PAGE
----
Dozens of AFL players will use one of the AFL’s own historic concussion reports in a major class action against the sport’s governing body.
Lawyers for lead plaintiff and former Geelong star Max Rooke will rely on a report by the AFL’s Medical Officer dating back to November 1993, according to papers filed in the Victorian Supreme Court.
Rooke’s legal team argues the document, which was prepared for the National Health and Medical Research Council, shows the league was aware of the risks related to concussion.
It says the report effectively said players should only resume training after their concussion symptoms were resolved, and that their return should be non-contact until all symptoms had cleared.
In the claim Rooke details almost two dozen significant head knocks or symptoms consistent with concussions between 2002 and 2009 during the home and away season, finals and VFL games.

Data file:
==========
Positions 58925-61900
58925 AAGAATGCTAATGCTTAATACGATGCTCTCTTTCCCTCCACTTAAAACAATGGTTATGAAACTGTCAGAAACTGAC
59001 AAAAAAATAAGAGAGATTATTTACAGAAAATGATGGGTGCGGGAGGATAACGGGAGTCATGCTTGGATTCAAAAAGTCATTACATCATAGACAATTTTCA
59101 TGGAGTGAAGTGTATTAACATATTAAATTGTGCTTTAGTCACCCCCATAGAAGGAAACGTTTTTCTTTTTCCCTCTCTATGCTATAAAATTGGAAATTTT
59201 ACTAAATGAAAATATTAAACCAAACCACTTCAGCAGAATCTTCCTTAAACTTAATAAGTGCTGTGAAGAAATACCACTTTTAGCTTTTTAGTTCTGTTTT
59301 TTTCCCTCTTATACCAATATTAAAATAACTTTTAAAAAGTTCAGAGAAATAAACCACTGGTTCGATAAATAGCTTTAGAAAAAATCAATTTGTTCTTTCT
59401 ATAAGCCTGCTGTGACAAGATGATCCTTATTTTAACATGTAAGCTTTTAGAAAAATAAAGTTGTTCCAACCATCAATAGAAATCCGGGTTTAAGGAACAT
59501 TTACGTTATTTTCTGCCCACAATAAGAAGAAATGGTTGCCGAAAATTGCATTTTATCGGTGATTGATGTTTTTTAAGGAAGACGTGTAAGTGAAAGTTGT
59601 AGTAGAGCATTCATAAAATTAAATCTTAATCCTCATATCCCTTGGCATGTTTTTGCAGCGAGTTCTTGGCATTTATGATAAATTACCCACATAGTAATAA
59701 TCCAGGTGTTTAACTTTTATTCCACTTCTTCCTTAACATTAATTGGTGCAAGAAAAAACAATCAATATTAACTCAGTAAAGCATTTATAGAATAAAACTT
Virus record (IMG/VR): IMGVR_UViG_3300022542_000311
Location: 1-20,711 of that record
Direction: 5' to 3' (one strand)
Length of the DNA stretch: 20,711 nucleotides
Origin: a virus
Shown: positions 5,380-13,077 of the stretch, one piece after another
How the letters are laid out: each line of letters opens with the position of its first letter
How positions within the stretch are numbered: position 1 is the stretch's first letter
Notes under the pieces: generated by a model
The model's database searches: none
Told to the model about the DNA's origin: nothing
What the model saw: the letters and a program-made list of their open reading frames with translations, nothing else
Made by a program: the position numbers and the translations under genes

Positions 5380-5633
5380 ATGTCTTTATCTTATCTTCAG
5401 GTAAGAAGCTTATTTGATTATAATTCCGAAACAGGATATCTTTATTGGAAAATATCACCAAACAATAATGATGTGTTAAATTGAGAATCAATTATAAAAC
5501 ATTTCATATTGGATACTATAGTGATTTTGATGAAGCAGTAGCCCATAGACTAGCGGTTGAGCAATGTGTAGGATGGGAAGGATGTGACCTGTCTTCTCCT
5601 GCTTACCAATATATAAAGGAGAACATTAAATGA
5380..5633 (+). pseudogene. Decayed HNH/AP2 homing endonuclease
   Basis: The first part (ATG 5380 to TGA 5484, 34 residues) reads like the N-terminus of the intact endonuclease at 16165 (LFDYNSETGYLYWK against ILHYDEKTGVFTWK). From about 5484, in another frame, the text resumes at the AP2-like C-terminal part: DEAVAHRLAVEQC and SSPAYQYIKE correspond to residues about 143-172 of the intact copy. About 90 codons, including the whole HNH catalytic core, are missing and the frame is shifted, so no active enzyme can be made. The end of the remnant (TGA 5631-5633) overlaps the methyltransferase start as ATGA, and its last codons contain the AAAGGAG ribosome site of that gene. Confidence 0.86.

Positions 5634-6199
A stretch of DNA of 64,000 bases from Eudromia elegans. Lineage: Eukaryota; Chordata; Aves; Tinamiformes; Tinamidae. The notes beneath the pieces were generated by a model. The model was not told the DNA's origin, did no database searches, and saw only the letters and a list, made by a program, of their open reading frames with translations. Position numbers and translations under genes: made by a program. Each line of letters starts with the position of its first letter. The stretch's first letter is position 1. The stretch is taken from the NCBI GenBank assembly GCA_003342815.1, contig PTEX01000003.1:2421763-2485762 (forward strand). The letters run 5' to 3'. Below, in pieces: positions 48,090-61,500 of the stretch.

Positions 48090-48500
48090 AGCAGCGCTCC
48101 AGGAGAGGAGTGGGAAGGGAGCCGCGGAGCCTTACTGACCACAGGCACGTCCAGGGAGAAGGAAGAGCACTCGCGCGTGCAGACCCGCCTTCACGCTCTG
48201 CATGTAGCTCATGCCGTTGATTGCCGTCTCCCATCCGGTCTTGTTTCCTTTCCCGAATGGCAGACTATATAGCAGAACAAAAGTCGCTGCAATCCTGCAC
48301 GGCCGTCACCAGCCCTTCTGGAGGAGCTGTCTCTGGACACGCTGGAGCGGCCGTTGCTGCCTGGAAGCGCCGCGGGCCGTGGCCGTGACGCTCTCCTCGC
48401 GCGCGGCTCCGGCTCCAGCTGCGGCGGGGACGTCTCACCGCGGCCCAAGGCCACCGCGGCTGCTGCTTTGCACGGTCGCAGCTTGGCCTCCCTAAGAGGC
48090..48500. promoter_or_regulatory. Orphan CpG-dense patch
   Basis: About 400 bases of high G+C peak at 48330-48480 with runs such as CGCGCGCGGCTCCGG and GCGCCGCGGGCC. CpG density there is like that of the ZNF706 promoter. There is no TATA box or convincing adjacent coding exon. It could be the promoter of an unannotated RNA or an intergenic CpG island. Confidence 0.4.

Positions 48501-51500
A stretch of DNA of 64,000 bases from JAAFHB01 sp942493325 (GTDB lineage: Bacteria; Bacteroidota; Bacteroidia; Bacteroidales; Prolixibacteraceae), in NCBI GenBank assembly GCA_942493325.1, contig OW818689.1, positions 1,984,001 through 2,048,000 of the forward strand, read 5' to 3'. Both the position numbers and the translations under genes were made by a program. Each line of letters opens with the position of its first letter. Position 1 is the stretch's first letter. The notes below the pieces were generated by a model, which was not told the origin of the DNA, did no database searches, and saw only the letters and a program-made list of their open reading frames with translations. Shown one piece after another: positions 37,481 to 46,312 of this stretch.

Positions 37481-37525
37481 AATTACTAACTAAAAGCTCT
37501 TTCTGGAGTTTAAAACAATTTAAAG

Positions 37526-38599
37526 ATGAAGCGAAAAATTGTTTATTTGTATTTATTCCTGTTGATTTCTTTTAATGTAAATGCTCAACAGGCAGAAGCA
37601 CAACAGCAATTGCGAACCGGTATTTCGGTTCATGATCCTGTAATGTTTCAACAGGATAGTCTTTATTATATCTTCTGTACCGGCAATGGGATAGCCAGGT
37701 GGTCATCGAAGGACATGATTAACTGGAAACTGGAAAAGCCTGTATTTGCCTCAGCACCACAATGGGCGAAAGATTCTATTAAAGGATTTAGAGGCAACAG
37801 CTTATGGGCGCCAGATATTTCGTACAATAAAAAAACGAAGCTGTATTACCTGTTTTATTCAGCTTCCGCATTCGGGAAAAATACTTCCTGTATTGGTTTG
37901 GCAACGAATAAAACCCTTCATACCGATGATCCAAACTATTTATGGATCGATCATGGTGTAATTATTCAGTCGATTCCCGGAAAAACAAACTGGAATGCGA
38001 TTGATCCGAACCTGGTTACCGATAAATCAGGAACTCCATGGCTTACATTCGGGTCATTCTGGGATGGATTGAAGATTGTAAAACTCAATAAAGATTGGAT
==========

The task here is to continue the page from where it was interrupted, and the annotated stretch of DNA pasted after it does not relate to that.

The court papers allege Rooke was on multiple occasions allowed to play or train while showing concussion symptoms, had not fully recovered and had not taken the mandatory rest period.
His injuries are listed as an acquired brain injury and psychiatric injury, which severely limit his employment capacity.
More than 70 players are part of the action, which has now been broadened to include the families of footballers who have died.
“The claim alleges that the AFL was aware of the substantial medical and scientific evidence regarding the possible long-term effects of concussion,” said Michel Margalit, principal of Margalit Injury Lawyers which is running the action.
“Instead of taking steps early to protect players, the AFL dragged their feet which has left players with lifelong conditions that they will never recover from.”
In addition to the class action, around 30 players have filed WorkCover claims on behalf of players who were active in the game between 1978 and 1997 and who say they suffered physical and psychological injuries.
A number of former AFL players have also launched individual law suits.
Some deceased footballers have been found to have suffered from severe chronic traumatic encephalopathy, or CTE, which is related to concussion.